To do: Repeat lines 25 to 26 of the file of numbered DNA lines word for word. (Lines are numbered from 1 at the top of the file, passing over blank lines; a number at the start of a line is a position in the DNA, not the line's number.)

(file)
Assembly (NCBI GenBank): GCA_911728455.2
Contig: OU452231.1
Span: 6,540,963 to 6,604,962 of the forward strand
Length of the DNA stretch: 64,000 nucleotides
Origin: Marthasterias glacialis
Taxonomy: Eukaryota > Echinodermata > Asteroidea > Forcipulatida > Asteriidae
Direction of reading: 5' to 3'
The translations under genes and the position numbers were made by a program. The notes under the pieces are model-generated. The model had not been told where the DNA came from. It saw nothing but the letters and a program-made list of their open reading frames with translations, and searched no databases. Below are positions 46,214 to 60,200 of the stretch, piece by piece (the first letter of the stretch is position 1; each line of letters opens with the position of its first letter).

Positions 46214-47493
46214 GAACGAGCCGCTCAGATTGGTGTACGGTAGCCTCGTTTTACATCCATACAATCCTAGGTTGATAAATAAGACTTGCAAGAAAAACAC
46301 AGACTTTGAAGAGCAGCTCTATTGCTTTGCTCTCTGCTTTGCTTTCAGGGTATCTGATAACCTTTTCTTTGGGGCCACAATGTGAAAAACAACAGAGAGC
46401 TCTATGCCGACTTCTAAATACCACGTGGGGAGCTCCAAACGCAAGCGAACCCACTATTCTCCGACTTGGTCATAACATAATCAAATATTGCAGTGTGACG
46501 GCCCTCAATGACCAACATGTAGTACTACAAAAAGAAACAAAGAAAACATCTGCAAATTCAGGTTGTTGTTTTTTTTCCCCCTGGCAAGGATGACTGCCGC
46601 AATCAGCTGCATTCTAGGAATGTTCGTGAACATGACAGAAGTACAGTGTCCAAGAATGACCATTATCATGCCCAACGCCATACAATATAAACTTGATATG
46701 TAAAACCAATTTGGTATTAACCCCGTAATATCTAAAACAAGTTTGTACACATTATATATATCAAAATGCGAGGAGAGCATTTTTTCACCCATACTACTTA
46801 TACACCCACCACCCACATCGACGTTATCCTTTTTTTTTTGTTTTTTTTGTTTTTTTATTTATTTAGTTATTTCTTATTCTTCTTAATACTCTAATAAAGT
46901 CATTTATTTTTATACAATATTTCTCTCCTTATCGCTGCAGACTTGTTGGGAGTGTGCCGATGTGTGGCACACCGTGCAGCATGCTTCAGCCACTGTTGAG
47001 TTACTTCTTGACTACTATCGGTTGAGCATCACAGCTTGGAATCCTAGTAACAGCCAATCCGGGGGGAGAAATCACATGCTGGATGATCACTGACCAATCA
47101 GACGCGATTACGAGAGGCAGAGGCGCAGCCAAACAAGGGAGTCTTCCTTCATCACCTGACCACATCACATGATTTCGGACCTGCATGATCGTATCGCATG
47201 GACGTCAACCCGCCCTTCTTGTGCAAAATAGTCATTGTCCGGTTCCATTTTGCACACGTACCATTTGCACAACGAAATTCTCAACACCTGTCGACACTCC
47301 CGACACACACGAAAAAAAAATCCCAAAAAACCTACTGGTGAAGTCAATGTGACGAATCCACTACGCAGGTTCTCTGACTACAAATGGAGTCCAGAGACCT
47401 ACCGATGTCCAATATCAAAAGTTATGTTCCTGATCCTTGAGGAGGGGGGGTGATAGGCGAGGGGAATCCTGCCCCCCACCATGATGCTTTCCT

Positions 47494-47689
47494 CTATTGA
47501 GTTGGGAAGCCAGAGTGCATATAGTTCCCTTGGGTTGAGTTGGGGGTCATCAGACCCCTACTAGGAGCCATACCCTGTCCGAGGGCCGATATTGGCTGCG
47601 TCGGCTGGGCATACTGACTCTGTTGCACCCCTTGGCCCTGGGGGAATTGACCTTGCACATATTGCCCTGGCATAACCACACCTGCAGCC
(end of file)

47501 GTTGGGAAGCCAGAGTGCATATAGTTCCCTTGGGTTGAGTTGGGGGTCATCAGACCCCTACTAGGAGCCATACCCTGTCCGAGGGCCGATATTGGCTGCG
47601 TCGGCTGGGCATACTGACTCTGTTGCACCCCTTGGCCCTGGGGGAATTGACCTTGCACATATTGCCCTGGCATAACCACACCTGCAGCC